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Author Topic: C.B. Radios  (Read 4057 times)
Iver
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« on: April 28, 2011, 12:10:31 AM »

Just wondering how important is a c.b. radio in a coach?  The P.O. of our coach installed one and I have never used it.  (Ok, I haven't used the coach much yet either)

Are they now antiques?  Are they necessary?  Can I live without one? 

Actually mine is in the way of installing my new driver's seat and I need to either move or REmove it.

Thanks,  Iver.    Oh, also the tree branches keep knocking off the antennas........
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Sean
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« Reply #1 on: April 28, 2011, 01:12:52 AM »

I would not be without mine.

In addition to hearing about conditions ahead, and particularly when traffic stops completely (we've been able to bail off and route around more than once due to information we got on the CB), it is absolutely essential for knowing just what the truck drivers are saying about us.  ("Dang, did you see that?  That driver's @$# is right on the ground.  If he hits a deer he's in trouble." Etc.)  I don't know why they think we are not listening.

-Sean
http://OurOdyssey.BlogSpot.com
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boxcarOkie
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« Reply #2 on: April 28, 2011, 01:26:32 AM »

I would not be without mine.



We are still running ours.  Most of this new breed of truckers' prefer cell phones over the C.B. and I don't believe they share the popularity of what they used to have.  As with all technology, there are good points and there are the bad.  Now days, a few truckers are still using them and as Sean has pointed out, and they are a useful tool to have in the coach.  

One drawback is the profanity levels have increased and most of the time they are rather offensive to listen to when you have youngsters in the coach (when the bucket-mouths have at it, it can get nasty real quick).  Our last two weeker (a little over 3,000 miles) with the grand-kids we didn't even turn it on.  

I also know of people who have gotten on the radio and asked for assistance, and then someone has showed up to their location and robbed them.  So it would be wise to make sure you know of; who, what, where, when and why when you are using the thing.

It works both ways .....

BCO
« Last Edit: April 28, 2011, 01:50:28 PM by boxcarOkie » Logged

Gary '79 5C
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« Reply #3 on: April 28, 2011, 01:26:49 AM »

Sean, I do not think truckers much care if we listen, Ha Ha,,,theirs is a close fraternity...

I do agree of the benefit of the information afforded. Trucking is much more difficult & competitive than years past. To your point, they must be most efficient to make money.

I find the din of the BS, boasting, profanity is a distraction & difficult for me to tune out, and I listen less & less. I do get burned on traffic as a result.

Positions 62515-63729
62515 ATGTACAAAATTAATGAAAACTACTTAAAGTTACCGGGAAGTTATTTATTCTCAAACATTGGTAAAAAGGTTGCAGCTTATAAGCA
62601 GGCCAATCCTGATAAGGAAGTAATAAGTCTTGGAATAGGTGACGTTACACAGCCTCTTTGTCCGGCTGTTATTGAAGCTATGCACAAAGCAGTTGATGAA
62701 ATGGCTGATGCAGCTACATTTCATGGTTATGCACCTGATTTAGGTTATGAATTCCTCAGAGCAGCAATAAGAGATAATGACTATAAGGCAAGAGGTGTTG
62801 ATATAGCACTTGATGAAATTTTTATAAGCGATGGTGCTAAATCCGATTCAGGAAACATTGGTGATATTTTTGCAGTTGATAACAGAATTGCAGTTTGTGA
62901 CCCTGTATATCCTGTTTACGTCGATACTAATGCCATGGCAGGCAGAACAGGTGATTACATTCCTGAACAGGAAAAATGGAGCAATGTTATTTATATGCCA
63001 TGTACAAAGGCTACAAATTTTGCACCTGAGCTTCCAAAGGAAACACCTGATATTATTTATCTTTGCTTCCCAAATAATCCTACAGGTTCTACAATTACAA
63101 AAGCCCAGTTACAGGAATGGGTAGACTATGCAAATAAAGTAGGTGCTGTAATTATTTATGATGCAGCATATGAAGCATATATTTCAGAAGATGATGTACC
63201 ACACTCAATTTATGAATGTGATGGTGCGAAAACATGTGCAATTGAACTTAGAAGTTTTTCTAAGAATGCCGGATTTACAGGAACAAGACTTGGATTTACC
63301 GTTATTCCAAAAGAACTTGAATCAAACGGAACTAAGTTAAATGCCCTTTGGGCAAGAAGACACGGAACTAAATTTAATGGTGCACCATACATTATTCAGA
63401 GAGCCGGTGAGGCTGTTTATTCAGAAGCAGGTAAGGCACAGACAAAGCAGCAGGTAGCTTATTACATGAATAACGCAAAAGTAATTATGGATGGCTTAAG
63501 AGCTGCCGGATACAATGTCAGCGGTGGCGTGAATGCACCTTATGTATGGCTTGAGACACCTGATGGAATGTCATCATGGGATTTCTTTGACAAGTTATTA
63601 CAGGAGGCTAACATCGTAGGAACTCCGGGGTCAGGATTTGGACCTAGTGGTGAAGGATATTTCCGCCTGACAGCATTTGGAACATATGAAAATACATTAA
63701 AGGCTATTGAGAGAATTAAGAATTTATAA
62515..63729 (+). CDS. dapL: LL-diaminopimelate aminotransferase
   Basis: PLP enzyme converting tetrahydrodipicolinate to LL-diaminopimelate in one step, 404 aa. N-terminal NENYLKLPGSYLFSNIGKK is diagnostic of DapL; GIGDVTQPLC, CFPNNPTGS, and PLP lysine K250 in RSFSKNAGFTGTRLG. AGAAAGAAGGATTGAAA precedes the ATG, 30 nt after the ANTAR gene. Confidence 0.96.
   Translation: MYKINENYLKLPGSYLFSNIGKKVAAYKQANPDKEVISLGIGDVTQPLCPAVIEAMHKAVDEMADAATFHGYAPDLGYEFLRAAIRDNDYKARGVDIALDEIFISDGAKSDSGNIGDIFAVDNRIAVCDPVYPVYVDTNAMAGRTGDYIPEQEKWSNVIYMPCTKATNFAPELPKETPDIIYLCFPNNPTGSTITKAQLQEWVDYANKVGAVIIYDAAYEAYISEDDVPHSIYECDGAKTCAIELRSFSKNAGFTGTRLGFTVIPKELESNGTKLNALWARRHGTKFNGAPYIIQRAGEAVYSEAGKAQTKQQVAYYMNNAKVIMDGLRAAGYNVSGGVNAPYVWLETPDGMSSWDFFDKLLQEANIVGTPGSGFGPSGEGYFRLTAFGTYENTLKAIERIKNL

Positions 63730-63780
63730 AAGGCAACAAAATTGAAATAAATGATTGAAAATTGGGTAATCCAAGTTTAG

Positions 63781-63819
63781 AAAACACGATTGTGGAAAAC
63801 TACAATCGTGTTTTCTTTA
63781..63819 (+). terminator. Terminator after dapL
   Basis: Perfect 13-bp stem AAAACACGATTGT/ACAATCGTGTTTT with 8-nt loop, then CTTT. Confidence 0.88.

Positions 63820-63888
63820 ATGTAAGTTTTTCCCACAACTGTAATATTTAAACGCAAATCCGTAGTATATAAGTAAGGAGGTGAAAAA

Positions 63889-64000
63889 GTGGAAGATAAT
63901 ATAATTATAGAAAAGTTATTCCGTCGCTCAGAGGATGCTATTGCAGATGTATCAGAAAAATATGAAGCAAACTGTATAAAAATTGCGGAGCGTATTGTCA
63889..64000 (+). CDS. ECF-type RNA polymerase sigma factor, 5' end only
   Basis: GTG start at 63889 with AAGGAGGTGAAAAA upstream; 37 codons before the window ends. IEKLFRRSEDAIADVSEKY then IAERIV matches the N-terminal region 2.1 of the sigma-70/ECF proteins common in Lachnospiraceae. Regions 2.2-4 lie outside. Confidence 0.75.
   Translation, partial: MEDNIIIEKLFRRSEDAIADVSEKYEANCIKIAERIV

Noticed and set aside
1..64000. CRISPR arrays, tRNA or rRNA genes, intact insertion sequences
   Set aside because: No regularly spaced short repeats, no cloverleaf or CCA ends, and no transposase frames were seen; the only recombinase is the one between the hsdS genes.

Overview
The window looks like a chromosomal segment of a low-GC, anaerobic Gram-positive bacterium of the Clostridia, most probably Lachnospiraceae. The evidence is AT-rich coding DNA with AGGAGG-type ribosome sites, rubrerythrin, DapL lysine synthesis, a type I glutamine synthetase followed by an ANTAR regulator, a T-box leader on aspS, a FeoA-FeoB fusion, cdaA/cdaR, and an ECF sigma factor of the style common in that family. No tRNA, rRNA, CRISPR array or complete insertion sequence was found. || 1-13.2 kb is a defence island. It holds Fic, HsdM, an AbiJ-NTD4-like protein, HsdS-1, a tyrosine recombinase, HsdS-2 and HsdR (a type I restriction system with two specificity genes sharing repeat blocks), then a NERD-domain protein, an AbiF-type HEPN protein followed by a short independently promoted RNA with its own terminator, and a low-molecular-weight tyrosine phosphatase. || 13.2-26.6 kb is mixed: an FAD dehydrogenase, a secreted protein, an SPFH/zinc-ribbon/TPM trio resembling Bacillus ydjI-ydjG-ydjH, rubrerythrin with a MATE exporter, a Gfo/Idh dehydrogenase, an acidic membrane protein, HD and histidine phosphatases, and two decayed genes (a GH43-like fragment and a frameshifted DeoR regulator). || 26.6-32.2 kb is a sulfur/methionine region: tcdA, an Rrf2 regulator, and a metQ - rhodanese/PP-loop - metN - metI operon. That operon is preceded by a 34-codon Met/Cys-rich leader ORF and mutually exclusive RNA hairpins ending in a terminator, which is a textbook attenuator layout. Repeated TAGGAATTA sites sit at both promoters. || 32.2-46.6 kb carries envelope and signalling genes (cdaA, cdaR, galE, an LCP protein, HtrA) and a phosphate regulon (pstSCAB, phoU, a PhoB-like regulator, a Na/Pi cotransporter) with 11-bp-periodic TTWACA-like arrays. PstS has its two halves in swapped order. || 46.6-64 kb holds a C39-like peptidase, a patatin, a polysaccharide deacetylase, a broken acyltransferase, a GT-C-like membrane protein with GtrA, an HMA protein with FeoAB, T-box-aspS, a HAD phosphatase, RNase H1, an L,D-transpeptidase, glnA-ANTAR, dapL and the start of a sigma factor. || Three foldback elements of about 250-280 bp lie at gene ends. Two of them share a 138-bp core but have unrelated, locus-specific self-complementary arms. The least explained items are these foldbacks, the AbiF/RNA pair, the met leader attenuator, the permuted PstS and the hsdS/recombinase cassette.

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Rick59-4104
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« Reply #4 on: April 28, 2011, 02:00:26 AM »

 You can get one with National Weather Service Channels, this is very handy, I use mine in the big truck a lot and it is nice to have, a lot of the trash talk is when you are in or near a big city and I think a lot of that is from some nut sitting in a basement somewhere, when I get close to a city I turn mine off.  Out on the road away from the cities I don't hear a lot of bad language.

 If you are traveling with someone and you both have one remember there are channels other than 19 you can go to..

Rick
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« Reply #5 on: April 28, 2011, 03:21:18 AM »

Rick said it right! Big cities bring out the trucker wannabees. Heck we used to have guy that lived on his while riding a bycycle and was the loudest radio ever heard to mankind here locally. After he got hit and run over by a semi, resulting in death, it was later found that on his bike was a whip antenna, a cb, a 12v battery in a basket and a linear.
As for mine? Travelling with friends, I use it to chat, cut up, and know when and where were going to stop or in case of an emercency, such as a mechanical failure, each of us knows rather than one running off without knowing.
We always use channel 3. Almost private!
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Ace Rossi
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Joe Camper
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« Reply #6 on: April 28, 2011, 03:38:38 AM »

I have moved over to channel 9 it is very quiet over there and it allows me to moniter for emergencys.

People are confused about this frequency.

It is not illigeal to use this frequency. When you do use it ya just have to brake for assistance during emergencys.

You can moniter and carry on a conversation at the same time. Just likw walking and chewing gum at the same time. don't be scared.

In fact, I have decided talking on it helps others in need hear someone on it and allow them to call out with more confidence someone can here them and help.

We started doing this a few years back when trucking locally in Chi. The profanity on 19 abounds and there is never no quiet. Additionally it seemed like any and evey time you go to 9 nobody is EVER on it to help. So all the drivers made 9 the company frequency. It was a win win

Sure every now and then we get a Natzi giveing us grief for using it but I simply reply "We are monitering and we break for emergencys do you need assistance.

The week link on the radio is the mic cord ends. Talk back is very nice to install, it will notify you when that cord has gone south because it allows you to here your own broken transmission.

Since moving over there I cant tell you the number of folks we have been able to help but most inportantly it is quiet quiet quiet.

Try it you will likw it.

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eddiepotts
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« Reply #7 on: April 28, 2011, 05:45:50 AM »